Or if chiefs go in the other direction, and cut personnel, it’s “last hired, first fired.” So it’s the youngest officers who are let go – the very officers who tend to be the most racially diverse, and the ones who are often most comfortable with new ideas, new technologies, and big changes.

So defunding can make reform and change twice as hard to accomplish.

Similarly, legislating police tactics, such as New York City’s new law that essentially prohibits officers from putting a knee on someone’s back when they are forced to go “hands on” in making an arrest, is likely to backfire.  Officers will be reluctant to make some arrests, and that will impact crime rates.  We are already seeing troubling signs of violent crime increasing in many cities.

Another example: In Seattle, the City Council has banned police use of chemical munitions. A few months ago, who would have thought that we would be having a national discussion about tear gas? Nobody is in favor of using chemical munitions against peaceful protesters.  But a complete ban on this tool removes the best option for stopping rioters who are bent on demolishing buildings and setting fires. Police can’t stand by and watch as buildings are methodically set on fire. Leaving aside the issue of property damage, fires can result in injuries and deaths if anyone is inside the buildings.  If police can’t use chemical munitions in that situation, their other options are using hands-on tactics to make arrests, or using less-lethal weapons – both of which are more likely to result in injuries to the rioters and to officers.  

Two Key Questions

Looking forward long-term, I think we have two key questions to ask ourselves:

--As we think about the future, how do we attract new recruits to policing?  How do we find young people with the communication skills, interpersonal skills, and talents we need, and most importantly, the interest in being a new kind of police officer

--And how do we attract the best and the brightest to be the next generation of police leaders?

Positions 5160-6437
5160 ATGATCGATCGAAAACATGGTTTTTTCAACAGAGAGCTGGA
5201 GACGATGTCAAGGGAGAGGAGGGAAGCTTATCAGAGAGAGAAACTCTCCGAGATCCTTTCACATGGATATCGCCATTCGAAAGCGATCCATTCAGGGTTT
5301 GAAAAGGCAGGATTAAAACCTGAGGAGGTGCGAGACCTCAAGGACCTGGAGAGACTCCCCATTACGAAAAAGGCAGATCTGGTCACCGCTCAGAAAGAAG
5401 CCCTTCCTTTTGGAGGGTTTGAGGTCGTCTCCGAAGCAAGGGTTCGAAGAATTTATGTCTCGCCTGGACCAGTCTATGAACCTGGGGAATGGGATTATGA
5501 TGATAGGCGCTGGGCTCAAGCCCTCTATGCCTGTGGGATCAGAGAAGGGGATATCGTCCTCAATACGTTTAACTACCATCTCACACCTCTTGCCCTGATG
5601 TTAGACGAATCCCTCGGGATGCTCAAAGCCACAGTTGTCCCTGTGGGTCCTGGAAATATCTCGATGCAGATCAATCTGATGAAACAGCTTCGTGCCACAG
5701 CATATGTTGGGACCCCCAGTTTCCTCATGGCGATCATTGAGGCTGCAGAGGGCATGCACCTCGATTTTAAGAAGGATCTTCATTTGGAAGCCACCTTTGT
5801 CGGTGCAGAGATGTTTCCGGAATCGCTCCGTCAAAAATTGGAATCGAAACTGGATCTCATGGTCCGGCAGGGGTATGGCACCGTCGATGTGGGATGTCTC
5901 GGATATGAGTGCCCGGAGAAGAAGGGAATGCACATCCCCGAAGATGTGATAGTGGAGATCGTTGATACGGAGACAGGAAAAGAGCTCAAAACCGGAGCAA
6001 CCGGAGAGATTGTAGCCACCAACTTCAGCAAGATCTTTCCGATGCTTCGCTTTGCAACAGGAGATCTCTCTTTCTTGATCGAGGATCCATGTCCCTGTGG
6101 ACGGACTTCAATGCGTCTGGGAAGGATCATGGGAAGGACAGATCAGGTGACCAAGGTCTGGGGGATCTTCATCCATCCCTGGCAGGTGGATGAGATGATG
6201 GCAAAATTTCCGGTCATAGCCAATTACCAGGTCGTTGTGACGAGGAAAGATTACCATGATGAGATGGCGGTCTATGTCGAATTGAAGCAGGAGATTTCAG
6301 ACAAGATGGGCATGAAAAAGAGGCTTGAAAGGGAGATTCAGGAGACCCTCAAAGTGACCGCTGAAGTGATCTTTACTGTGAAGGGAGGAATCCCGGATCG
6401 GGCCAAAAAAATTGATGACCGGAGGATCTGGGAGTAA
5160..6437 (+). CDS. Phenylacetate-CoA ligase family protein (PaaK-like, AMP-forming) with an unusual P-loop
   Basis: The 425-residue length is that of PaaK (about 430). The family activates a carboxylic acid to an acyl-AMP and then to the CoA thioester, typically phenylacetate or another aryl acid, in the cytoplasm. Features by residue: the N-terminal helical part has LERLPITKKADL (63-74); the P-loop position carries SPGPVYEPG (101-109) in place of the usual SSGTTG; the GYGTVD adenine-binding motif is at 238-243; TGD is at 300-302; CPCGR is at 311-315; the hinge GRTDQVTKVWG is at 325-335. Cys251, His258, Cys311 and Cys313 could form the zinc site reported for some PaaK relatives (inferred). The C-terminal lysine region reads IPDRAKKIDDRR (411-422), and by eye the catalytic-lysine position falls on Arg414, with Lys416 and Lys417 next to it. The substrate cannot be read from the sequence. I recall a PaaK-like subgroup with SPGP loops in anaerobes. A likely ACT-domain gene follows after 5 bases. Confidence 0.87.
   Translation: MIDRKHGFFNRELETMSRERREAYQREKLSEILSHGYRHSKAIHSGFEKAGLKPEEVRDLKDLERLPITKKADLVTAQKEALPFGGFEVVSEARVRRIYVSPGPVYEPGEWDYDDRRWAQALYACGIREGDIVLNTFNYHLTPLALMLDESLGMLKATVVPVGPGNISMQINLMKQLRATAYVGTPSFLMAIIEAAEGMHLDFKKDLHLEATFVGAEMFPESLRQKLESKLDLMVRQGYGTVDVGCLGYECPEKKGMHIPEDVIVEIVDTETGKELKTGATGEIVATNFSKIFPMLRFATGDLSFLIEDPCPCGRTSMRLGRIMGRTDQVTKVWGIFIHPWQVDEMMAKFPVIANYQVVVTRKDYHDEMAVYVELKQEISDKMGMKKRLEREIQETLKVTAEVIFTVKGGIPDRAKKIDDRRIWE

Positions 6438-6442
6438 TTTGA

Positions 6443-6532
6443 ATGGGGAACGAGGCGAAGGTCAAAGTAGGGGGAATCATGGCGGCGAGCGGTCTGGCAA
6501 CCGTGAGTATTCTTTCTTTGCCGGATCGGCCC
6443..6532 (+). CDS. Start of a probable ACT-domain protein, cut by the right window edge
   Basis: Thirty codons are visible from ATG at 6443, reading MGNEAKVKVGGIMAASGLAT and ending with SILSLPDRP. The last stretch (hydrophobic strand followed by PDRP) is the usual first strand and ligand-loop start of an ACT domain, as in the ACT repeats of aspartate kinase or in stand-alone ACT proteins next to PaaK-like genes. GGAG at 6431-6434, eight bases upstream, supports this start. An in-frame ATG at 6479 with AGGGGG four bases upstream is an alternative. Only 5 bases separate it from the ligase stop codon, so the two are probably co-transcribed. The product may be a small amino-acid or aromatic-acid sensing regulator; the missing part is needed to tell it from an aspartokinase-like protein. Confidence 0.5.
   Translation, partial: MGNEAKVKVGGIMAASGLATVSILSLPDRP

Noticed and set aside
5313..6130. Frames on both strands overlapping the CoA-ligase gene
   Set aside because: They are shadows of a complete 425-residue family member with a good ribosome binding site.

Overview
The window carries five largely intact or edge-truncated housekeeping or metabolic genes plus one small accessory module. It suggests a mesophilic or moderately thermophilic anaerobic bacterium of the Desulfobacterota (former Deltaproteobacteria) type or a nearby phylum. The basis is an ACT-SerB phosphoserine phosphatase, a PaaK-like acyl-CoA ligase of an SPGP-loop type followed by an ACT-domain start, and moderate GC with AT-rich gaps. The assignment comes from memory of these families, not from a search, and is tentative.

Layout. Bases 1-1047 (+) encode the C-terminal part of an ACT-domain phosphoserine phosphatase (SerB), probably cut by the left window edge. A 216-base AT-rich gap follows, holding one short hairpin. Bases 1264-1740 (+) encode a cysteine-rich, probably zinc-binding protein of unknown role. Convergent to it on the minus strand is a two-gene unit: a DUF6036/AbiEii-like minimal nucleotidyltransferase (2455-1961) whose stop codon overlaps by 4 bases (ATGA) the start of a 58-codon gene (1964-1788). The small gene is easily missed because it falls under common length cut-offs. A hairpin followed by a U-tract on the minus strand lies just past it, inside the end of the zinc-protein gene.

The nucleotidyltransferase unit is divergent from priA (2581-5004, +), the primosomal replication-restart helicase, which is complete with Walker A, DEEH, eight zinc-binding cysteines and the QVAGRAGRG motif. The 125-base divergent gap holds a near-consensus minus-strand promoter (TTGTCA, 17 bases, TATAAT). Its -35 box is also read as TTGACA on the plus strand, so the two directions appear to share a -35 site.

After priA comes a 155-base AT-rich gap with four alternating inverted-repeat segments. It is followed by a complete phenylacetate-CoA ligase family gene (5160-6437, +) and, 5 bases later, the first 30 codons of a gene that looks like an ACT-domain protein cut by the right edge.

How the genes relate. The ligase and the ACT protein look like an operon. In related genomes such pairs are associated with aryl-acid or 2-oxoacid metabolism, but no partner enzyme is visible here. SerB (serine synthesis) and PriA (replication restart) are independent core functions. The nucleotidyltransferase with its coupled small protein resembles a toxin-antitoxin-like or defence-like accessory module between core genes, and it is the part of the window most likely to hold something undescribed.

At this moment in history, we need police chiefs and sheriffs to speak out, especially as cities consider and choose their reform measures. 

Police chiefs and sheriffs have an opportunity to educate the public about what’s been happening in their departments, where they believe they can make improvements, and what they need to get the job done.

I think that most people have almost no idea of what policing looks like from the inside.  This is a time for police leaders to be illuminating.  This is a defining moment for them.




Weekend Clips

FOX 12 Oregon: Multnomah County Sheriff Mike Reese voices concerns about federal officers, looks to future of policing in Portland in 1-on-1 interview


In a one-on-one interview with FOX 12, the sheriff of Multnomah County voiced concerns about the conduct of federal officers in Portland, echoing the thoughts of several political leaders in Oregon.


Sheriff Mike Reese has previously served for more than four years as Portland’s police chief. On Tuesday morning, he said he is not surprised to see anger on Portland streets again after more than 50 days of protests.


South Florida Sun Sentinel: Fort Lauderdale’s interim police chief vows to reform troubled department


The Fort Lauderdale Police Department is now in search of a new leader who will transform the culture of an agency long criticized for being insensitive to simmering racial tensions. For now, the task falls to Interim Chief Karen Dietrich, a 30-year police veteran whose late father was a retired Miami police captain.


In an interview with the South Florida Sun Sentinel, Dietrich defended the police response to violent protesters who hurled fireworks and tear gas canisters at officers on May 31.


“You can take my streets,” she said. “You can take my sidewalks. We will protect your right to talk. But the moment you try to light my officers on fire, that changes the dynamic.”


Yet she also said the department needs to evolve with the times. And that means training officers to remain professional even in the most intense situations.


NPR: Seattle police chief on proposed budget cuts and calls for reforms


Carmen Best, the chief of the Seattle Police Department, is re-imagining her police force in the middle of ongoing protests against police violence and a global pandemic. She is also facing the possibility that her department's budget could be cut in half.


Here are excerpts from her interview on NPR's All Things Considered on Wednesday about potential budget cuts and how she sees her police department shifting in the coming years.